Pressure washers are priceless during the summer months. They can do a wide range of jobs, from cleaning bikes and cars to fences, decking, patios, garden furniture, and even guttering. Given the importance of this equipment, it is important to know how pressure washers work. But first:
Main Components of a Pressure Washer
1. Water Inlet
The hose that delivers water from the main water supply to the pressure washer. It usually comes with a filter to keep out dirt and debris, which can clog up the washer or come out blasting from the other side at high speeds.
2. Water pump
The water pump is the core of a pressure washer. It is driven by the gas engine or electric motor. Pumps can handle a water-flow of about 1 to 2 gallons (4 to 8 l) per minute.
3. Gas engine/electric motor
Majority of the smaller pressure washers can work with the domestic power supply, while bigger models require compact gasoline engines. The latter is ideal when the place you are working at does not have electricity supply. The work of the engine or motor is basically to run the water pump.
4. High-Pressure Hose
This is a tube that leads from the pressure washer to the cleaning attachment you are using. The water flowing through comes with too much pressure for a regular bit of tubing to handle. The high-pressure hose is protected by wire mesh and contains at least two layers of high-density plastic.
5. Cleaning Attachment
Powered attachments rely on the force of the water flowing through. Depending on what you are cleaning, you can shift from a trigger gun to a rotating brush or a spinning wand to clean your drive.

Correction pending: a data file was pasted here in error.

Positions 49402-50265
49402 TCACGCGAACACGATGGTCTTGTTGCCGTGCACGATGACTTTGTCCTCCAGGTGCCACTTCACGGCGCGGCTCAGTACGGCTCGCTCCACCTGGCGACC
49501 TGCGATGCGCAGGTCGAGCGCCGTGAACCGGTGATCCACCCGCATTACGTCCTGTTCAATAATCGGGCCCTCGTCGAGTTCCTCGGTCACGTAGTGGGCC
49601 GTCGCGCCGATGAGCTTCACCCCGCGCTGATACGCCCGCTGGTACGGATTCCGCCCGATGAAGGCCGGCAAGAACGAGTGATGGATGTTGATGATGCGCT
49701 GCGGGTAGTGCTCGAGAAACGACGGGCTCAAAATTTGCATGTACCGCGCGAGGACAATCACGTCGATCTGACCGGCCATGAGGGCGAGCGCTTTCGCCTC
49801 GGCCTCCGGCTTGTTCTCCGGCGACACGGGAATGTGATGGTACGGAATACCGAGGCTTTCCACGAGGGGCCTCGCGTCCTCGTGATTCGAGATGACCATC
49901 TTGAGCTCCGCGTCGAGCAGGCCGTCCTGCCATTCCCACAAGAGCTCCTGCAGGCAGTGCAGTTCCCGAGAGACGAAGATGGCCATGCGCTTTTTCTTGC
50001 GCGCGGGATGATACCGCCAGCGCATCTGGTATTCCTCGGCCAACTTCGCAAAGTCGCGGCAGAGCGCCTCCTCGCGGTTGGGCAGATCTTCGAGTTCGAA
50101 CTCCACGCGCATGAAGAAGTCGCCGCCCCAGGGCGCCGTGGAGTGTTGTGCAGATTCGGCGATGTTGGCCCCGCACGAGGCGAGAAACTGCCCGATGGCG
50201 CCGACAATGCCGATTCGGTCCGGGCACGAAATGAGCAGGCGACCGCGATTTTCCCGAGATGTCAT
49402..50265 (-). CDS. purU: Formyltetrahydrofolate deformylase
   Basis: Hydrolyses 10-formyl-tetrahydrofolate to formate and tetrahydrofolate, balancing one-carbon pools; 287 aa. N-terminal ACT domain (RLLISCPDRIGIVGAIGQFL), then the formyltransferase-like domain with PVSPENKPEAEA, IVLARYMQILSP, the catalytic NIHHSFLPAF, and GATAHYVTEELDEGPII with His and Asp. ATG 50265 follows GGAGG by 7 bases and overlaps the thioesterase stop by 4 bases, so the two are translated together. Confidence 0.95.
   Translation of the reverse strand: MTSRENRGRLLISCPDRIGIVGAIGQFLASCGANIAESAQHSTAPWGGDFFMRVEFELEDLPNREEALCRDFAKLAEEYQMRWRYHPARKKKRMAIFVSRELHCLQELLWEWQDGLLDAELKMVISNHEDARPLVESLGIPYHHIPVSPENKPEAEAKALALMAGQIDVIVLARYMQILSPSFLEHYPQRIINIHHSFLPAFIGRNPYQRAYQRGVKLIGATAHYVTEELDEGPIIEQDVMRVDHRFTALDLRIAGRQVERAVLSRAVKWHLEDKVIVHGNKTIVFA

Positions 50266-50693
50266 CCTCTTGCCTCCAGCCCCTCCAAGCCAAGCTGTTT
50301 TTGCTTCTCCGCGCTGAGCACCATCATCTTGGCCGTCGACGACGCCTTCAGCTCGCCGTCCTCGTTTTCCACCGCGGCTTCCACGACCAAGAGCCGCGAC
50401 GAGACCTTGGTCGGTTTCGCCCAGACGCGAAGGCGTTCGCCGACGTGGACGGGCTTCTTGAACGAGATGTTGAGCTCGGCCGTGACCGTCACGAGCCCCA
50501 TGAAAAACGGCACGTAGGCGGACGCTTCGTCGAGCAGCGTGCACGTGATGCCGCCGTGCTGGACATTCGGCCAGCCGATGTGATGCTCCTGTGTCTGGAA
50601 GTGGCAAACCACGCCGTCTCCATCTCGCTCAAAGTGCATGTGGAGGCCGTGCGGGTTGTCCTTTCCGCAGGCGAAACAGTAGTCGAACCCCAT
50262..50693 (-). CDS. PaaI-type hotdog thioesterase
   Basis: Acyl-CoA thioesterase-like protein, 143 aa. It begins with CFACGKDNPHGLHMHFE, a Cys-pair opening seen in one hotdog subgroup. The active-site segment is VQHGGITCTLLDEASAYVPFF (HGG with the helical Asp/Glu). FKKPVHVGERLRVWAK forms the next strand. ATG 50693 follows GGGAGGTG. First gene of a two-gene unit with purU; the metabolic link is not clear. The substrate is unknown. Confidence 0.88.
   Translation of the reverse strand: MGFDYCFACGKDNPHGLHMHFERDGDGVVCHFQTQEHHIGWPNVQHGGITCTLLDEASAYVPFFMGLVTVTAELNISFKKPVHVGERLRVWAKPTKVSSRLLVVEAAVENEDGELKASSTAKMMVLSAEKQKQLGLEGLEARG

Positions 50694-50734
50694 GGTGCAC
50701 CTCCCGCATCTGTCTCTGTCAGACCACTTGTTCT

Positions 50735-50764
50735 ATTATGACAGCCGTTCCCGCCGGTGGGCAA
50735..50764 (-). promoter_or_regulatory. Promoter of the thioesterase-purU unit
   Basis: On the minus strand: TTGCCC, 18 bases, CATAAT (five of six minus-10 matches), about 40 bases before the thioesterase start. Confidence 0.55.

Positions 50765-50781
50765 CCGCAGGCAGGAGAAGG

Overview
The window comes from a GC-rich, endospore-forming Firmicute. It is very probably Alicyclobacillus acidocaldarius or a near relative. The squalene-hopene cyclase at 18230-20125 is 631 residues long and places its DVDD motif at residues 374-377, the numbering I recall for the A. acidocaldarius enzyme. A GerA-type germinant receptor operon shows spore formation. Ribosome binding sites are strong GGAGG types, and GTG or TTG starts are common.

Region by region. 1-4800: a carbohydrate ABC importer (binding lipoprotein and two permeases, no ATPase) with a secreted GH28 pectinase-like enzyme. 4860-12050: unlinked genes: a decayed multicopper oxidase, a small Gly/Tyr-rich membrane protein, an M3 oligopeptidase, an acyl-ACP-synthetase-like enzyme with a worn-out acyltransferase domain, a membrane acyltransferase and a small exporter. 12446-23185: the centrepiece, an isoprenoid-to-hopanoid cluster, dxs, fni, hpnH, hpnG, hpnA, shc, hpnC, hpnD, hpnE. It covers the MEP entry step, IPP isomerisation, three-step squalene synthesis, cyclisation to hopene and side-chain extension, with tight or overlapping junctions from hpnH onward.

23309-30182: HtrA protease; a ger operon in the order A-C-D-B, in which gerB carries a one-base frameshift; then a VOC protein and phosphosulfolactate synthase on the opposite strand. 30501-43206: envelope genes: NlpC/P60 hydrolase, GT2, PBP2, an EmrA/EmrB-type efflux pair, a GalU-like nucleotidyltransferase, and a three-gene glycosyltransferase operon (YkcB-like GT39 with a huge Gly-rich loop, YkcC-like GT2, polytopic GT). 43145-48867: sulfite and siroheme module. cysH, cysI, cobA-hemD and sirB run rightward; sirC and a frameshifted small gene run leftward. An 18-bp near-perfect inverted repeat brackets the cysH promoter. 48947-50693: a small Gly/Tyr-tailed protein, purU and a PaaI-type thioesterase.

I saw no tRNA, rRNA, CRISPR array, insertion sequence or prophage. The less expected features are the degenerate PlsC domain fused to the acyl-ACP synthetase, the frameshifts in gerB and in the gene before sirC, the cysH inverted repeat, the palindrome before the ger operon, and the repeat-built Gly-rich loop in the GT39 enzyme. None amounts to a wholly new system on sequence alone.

Working Mechanism: How Do Pressure Washers Work
The electric motor is the heart of the pressure washer – it’s work is to drive the pump system. Pumps require water to work properly, which can be delivered by a garden hose (for example). The water passes into a double-layered casing around the motor that cools it down before it is put under pressure. The purpose of this is to reduce noise and simultaneously extend the equipment’s run time.
The motor runs a wobble plate that moves the 3 attached pistons up and down. The pistons work with individual suctions and pressure valves. When they go down, water is drawn through a suction valve and into the piston chamber or cylinder. When they move up again, water is pushed out of the chamber and into the injector via a pressure valve.
If needed, you can add a cleaning agent into the injector. Water then flows from the pump to the high-pressure gun. All of this happens too fast that once the device is turned on, you can instantly press the button to start cleaning. Some pressure washers come with an LED screen at the trigger gun that displays the pressure level you have selected, alongside an example application. As a result, finding the most suitable setting for each application is quite easy.
In addition to its remarkable cleaning performance, a pressure washer saves a lot of water too. This is because while a garden hose uses about 3,500 litres of water an hour, the pressure washer uses only 400-600 litres.